The Covid-19 scare and the closure of IT offices and colleges have hit blood collection drives.
Photo by A Shiva
The Red Cross blood bank at Vidya Nagar in Hyderabad is open 24×7, but Dr K. Pitchi Reddy who runs the facility is anxious because blood plasma supplies are running low. He has to source at least 400 units in the second half of March for about 400 children afflicted by thalassemia, an inherited blood disorder. The decreased haemoglobin in the body has to be replenished through transfusion once a fortnight in the most severe cases and normally the blood bank is good for it. Now, the wait is becoming longer, and at times it has dangerous consequences.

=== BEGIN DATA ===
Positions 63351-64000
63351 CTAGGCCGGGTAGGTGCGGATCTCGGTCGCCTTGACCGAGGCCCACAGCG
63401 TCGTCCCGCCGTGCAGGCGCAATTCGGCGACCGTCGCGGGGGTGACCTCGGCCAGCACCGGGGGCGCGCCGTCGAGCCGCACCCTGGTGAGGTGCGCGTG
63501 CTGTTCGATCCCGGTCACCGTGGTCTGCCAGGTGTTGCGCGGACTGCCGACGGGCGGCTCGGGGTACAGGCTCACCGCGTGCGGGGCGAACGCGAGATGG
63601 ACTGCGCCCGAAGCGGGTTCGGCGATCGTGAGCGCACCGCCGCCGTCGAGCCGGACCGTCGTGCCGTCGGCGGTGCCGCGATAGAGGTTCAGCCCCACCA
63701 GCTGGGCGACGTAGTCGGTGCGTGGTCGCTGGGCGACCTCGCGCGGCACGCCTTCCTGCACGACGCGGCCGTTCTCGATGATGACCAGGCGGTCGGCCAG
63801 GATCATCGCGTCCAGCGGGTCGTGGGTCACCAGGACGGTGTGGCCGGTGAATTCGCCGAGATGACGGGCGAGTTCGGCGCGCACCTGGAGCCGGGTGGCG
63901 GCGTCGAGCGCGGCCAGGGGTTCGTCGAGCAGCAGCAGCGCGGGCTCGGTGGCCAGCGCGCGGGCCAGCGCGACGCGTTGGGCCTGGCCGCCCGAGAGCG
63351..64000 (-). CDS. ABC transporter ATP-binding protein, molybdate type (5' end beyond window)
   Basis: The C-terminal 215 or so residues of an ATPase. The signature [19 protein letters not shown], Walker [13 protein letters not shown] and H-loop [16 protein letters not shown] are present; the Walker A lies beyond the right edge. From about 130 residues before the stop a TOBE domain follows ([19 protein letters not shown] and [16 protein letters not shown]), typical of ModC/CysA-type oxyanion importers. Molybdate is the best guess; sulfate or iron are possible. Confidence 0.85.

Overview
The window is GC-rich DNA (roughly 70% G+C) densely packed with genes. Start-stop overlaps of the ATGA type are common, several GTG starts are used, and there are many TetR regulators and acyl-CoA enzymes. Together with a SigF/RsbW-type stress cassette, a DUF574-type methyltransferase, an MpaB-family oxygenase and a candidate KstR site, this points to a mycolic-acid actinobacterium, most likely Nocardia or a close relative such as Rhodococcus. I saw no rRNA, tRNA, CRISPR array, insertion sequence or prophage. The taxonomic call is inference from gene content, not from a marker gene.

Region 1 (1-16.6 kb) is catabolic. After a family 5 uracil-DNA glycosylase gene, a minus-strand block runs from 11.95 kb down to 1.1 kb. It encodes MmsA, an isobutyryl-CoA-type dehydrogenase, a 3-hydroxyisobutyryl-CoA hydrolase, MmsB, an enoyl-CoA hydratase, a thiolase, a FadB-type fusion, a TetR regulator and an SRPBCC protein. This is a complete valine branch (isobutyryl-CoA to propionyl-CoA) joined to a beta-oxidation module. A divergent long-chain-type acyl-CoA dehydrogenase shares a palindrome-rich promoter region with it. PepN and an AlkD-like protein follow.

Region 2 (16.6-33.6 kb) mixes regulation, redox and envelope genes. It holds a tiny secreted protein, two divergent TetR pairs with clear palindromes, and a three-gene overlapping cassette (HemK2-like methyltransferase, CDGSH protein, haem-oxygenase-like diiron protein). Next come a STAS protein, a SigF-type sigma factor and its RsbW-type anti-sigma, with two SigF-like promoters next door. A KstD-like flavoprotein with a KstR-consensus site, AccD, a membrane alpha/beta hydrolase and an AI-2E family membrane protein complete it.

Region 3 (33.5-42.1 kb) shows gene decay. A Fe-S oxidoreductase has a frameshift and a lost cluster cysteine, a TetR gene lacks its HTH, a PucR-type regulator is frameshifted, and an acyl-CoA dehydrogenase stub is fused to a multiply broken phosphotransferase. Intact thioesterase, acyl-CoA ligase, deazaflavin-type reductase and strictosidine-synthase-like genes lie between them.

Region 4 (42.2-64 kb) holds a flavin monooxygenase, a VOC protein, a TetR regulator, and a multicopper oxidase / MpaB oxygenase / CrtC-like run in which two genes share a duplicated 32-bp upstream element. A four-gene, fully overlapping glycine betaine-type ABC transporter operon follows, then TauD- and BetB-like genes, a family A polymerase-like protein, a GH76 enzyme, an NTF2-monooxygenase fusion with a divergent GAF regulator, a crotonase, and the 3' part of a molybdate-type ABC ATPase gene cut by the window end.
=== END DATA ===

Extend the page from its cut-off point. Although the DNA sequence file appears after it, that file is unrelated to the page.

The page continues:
Every month, 800 of the 1,400 units we collect from donors go to the children. With just 600 units gathered so far in March, we are in a bind. We have to provide for the children and also for life-threatening emergencies at government hospitals. The lockdown of engineering colleges, IT companies, gyms and fitness centres has deprived us of our primary donors, says Reddy. Hopes are now pinned on the armed forces and other uniformed forces to come to the rescue as donors.